Since the Dodd-Frank Wall Street Reform and Consumer Protection Act was passed in July, many federal agencies, including the Securities and Exchange Commission, the Federal Reserve Board, and the Office of the Treasury, have been tasked with creating new rules that will govern the future of America’s financial institutions. The Act contains some 300 provisions and may necessitate promulgating upwards of 243 regulations. However, many agencies are now facing an important question: where is the money to properly enforce these new regulations going to come from? Heated debate has raged about appropriate funding for agencies like the SEC and CFTC, whose 2010 funding levels are set to expire March 4.
SEC Chairman Mary Shapiro recently raised the issue before the Senate. Ms. Shapiro has stated that “[t]he real crunch comes after the rules are in place and [the SEC] has to operationalize them. We lack the resources to do that.” Congress’ failure to pass a budget that would have given the SEC an 18% funding increase puts that agency and other regulatory agencies in a bind. If unsuccessful, Shaprio has stated that the SEC will have to cut some 600 employees and would be unable to implement the rules and studies required by the Act.
To help mollify the situation, on January 26, 2011, the Federal Bar Association Securities Law Committee Executive Counsel wrote a letter to members of Congress imploring them to vote for more funding for the SEC. The letter asks Congress for “a substantially increased appropriation for the SEC” through registration fees at no cost to the American taxpayer, and “the adoption for the SEC of the same funding model that Congress has used successfully for decades for the nation’s banking regulators.” In response to the fiscal stalemate, Senator Barney Frank, one of the authors of Dodd-Frank Act, introduced an amendment last week to increase the SEC’s funding by $131 million.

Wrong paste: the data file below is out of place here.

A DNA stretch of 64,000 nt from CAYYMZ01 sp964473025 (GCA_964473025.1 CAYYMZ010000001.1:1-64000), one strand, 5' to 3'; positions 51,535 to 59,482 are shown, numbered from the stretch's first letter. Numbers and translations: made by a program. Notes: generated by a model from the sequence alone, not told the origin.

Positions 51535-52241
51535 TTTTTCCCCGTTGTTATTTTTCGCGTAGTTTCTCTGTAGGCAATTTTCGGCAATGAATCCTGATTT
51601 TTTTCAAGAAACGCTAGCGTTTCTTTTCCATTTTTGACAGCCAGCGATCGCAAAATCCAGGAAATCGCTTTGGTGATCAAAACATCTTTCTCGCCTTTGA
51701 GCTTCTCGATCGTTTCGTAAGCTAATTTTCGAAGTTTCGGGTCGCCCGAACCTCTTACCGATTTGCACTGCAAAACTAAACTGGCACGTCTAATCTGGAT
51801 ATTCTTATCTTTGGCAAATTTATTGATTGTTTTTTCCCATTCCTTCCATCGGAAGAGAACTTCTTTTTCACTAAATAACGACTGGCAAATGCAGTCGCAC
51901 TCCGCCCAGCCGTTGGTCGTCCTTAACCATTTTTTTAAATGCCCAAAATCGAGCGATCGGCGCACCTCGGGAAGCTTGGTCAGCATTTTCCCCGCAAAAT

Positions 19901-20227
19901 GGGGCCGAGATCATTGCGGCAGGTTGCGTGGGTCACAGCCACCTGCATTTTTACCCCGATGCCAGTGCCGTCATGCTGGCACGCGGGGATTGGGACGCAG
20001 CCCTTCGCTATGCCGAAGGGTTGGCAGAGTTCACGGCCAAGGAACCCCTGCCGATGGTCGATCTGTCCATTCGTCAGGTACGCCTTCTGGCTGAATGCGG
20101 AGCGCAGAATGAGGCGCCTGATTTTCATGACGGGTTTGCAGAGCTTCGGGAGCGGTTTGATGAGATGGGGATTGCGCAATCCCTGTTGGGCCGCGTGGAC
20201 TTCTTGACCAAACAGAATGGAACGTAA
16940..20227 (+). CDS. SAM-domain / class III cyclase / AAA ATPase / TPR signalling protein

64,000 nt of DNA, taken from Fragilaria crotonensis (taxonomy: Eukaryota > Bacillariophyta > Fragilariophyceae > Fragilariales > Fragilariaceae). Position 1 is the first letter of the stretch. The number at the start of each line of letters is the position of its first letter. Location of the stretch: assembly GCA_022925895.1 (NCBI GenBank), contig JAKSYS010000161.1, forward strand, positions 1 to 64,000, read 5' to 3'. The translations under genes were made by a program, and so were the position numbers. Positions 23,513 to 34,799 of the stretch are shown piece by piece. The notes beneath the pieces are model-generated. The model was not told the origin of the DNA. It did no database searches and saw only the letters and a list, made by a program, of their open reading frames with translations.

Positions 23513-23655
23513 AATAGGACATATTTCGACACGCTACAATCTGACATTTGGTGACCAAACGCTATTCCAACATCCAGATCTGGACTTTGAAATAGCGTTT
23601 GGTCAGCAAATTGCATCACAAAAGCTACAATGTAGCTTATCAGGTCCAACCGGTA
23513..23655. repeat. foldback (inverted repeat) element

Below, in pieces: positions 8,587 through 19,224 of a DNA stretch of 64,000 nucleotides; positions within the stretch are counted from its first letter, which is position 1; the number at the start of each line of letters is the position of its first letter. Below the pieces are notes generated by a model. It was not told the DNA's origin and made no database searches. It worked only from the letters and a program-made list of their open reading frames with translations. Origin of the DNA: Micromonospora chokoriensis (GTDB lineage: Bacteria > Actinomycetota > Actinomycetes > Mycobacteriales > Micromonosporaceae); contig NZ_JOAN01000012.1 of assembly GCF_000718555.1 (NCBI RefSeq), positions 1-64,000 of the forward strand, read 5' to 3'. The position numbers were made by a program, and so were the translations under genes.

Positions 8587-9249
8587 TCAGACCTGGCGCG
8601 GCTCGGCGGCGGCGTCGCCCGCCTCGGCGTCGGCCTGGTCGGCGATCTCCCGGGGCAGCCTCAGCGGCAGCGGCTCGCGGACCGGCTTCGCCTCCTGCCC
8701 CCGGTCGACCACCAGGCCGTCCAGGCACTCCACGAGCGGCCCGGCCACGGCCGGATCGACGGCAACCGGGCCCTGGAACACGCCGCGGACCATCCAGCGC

The week of February 28th saw more heated battle over future of SEC and CFTC funding. Congress has proposed a $56.8 million cut to the CFTC’s budget and a $25 million cut to the SEC’s budget. In response, ShareOwners.org, a non-profit organization founded to represent the “average retail investor,” has encouraged its members to send letters to their House representatives to prevent future funding cuts. In addition, Jeff Mahoney, General Counsel for the Council of Institutional Investors, said in a press release:
“While regulatory failures were a contributing cause of the financial crisis, the solution is not to cut the funding of the SEC and the CFTC. Rather, the solution should include providing the SEC and CFTC with the resources necessary to improve their effectiveness and better fulfill their important missions–missions which have now been significantly and appropriately expanded by Dodd-Frank. The bottom line is that underfunding the SEC and CFTC will likely guarantee weak enforcement of our securities laws and lax oversight of our financial markets, a result that should concern investors and all Americans.”
Mr. Mahoney’s comments, and others like it, will weigh heavily on the minds of many in Congress in the coming weeks, but with a looming deadline, action is needed immediately to ensure that Dodd-Frank agencies will have the teeth necessary to ensure the goals of the Act are met.
Michael Perez Rules are Good, but who is Going to Enforce Them?, Berkeley Bus L.J.. Network (March 2, 2011), http://thenetwork.berkeleylawblogs.org/2011/03/02/rules-are-good-but-who%E2%80%99s-going-to-enforce-them/